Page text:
JEL: O13 Q15 Q56 P16
    Date: 2020–07
  8. By: Maulana, Ardian; Situngkir, Hokky
    Abstract: Nowadays, the understanding of the impact of social media and online news media on the emergence of extreme polarization in political discourse is one of the most pressing challenges for both science and society. In this study, we investigate the phenomenon of political polarization in the indonesian news media network based on the pattern of news consumption patterns of Twitter users during 2019 Indonesian elections. By modeling news consumption patterns as a bipartite network of news outletsTwitter user, and then projecting to a network of news outlets, we observed the emergence of a number of media communites based on audience similarity. By measuring the political alignments of each news outlet, we shows the politically fragmented Indonesian news media landscape, where each media community becomes an political echo chamber for its audience. Our finding highlight the important role of mainstream media as a bridge of information between political echo chamber in social media environment
    Keywords: network, news media network, echo-chamber, twitter, community detection, news consumption
    JEL: C00 C10 C12 C13 C15 C60 C63 C90 D80 D85
    Date: 2020–06
  9. By: , melly
    Abstract: bagaimana anak muda Indonesia menghadapi global citizenship dan apakah strategi aliansi global berlaku di industri selain kesehatan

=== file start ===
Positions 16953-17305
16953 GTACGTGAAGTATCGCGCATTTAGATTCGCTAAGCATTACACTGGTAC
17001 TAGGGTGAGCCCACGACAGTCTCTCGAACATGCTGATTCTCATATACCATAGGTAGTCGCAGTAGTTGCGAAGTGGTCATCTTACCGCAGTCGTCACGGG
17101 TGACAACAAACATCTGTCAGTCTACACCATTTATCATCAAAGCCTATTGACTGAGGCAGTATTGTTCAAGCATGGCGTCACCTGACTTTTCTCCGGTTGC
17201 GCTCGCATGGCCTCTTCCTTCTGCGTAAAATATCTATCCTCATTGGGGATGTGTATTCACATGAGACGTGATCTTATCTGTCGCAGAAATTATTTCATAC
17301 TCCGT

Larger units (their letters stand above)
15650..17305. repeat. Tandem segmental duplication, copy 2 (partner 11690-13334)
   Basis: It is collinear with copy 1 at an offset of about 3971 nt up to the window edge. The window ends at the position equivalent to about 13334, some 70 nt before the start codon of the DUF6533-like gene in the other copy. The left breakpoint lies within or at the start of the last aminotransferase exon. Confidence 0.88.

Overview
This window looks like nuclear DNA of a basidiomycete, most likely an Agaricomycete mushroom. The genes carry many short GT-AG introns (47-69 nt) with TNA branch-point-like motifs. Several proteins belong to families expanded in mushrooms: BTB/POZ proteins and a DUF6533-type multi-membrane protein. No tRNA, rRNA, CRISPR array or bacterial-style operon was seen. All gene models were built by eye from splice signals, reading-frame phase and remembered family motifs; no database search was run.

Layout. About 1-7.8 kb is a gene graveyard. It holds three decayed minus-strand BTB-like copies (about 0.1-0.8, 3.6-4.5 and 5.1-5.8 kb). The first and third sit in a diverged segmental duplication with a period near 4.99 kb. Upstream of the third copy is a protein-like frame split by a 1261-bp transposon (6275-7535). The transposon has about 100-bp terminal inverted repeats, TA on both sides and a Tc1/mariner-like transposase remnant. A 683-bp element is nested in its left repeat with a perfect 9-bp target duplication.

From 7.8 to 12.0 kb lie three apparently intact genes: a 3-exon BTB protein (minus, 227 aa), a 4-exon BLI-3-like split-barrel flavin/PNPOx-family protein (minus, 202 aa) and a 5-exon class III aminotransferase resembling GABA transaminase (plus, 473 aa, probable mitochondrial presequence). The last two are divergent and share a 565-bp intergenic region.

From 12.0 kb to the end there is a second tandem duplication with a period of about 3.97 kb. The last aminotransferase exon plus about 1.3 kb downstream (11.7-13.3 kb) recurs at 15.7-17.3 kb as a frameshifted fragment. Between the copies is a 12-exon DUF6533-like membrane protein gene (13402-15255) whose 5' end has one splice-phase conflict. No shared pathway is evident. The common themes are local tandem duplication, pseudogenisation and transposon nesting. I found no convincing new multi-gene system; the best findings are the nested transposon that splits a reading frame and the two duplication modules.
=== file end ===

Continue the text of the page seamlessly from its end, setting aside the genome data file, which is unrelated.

Date: 2020–07–02
  10. By: Maulana, Ardian; Situngkir, Hokky
    Abstract: Analysis of media partisanship during election requires an objective measurement of political bias that frames the content of information conveyed to the audience. In this study we propose a method for political stance detection of online news outlets based on the behavior of their audience in social media. The method consists of 3 processing stages, namely hashtag-based user labeling, network-based user labeling and media classification. We applied this methodology to the tweet dataset related to the 2019 Indonesian general election, to observed media alignments during the election. Evaluation results show that the proposed method is very effective in detecting the political affiliation of twitter users as well as predicting the political stance of news media. Over all, the stance of media in the spectrum of political valence confirms the general allegations of media partisanship during 2019 Indonesian election. Further elaboration regarding news consumption behavior shows that low-credibility news outlets tend to have extreme political positions, while partisan readers tend not to question the credibility of the news sources they share.
    Keywords: news media network, label propagation algorithm, twitter, election, media partisanship, news consumption
    JEL: C60 C63 C79 C80 C90 D83 D85
    Date: 2020–05–01
  11. By: Bryan, Gharad; Morten, Melanie